The Massachusetts Medical Society today testified before a state legislative committee in favor of a new bill that could allow doctors to collectively negotiate with health insurers without violating federal antitrust law.
Under the bill, state officials using the federal "state action" doctrine would oversee negotiations between physicians and health plans, and thus exempt the process from the federal antitrust law, the medical society says in a release this morning.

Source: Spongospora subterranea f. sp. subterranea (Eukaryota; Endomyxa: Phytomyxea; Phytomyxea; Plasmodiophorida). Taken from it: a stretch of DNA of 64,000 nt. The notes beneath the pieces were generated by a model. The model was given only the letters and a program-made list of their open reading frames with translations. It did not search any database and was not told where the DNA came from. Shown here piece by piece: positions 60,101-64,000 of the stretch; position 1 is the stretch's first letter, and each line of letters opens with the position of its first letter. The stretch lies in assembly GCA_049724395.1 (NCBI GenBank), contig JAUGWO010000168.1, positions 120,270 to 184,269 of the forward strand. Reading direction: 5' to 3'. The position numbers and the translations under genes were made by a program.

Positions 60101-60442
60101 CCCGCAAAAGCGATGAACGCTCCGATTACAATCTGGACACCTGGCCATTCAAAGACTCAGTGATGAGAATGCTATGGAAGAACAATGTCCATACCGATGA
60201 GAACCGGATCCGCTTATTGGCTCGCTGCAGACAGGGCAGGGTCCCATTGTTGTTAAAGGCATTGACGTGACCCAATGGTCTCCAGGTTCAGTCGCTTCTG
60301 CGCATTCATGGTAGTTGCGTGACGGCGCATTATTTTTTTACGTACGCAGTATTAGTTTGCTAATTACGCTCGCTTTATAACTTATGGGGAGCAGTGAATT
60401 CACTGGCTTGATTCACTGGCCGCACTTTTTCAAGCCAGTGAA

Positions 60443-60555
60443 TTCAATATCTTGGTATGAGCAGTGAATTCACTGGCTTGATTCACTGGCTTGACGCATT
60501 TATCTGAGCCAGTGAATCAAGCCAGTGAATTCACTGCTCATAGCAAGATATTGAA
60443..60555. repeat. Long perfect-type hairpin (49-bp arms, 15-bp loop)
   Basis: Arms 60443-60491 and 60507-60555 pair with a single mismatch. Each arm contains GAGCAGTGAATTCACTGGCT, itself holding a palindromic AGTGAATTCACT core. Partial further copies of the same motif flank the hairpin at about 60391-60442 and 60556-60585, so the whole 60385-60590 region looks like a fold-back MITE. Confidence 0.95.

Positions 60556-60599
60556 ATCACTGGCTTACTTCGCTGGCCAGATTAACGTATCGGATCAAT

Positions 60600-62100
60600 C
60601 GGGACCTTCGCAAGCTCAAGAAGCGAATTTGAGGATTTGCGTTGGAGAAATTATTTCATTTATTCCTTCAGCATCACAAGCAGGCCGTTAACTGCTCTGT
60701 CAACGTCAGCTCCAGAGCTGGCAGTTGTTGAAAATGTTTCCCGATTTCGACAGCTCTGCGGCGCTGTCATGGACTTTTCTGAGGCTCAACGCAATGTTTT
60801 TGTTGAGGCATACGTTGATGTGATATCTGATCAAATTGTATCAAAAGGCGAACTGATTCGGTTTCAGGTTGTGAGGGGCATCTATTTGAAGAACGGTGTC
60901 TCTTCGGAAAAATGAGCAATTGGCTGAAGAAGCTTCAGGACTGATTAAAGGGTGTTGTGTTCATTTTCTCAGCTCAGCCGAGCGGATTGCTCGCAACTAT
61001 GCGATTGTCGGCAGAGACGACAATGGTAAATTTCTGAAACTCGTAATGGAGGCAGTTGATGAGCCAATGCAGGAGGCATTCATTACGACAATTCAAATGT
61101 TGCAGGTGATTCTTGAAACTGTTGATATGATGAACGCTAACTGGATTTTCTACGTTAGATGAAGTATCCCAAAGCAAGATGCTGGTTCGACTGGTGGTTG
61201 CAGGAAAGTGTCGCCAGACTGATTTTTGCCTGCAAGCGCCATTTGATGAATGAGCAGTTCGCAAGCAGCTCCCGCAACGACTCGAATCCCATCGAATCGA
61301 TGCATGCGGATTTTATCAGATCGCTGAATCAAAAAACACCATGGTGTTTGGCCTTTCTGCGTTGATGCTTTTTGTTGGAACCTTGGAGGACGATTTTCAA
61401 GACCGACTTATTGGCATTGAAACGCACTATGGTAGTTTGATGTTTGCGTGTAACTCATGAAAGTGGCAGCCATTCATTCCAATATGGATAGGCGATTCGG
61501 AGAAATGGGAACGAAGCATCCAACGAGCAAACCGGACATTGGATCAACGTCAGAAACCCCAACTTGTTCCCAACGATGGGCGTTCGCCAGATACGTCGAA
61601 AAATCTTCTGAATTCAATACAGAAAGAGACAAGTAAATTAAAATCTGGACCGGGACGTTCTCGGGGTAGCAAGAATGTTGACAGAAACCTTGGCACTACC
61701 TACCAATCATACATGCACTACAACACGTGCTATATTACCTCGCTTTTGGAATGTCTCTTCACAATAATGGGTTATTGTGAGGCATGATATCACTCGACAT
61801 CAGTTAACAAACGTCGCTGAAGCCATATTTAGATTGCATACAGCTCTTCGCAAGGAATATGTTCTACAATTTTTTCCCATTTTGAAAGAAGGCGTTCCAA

But even if it passes, the exemption is not a sure thing, according to federal authorities. While Texas and New Jersey have enacted collective negotiation legislation, the Federal Trade Commission has opposed similar bills in Ohio, Washington state and Alaska.
The FTC said in an October 2002 statement that the Ohio bill "likely would increase health care costs and reduce access to care, without ensuring better care for patients."
In its testimony today, the Massachusetts Medical Society said "the power of major health insurers has created a competitive imbalance, reducing competition and threatening the availability of quality health care."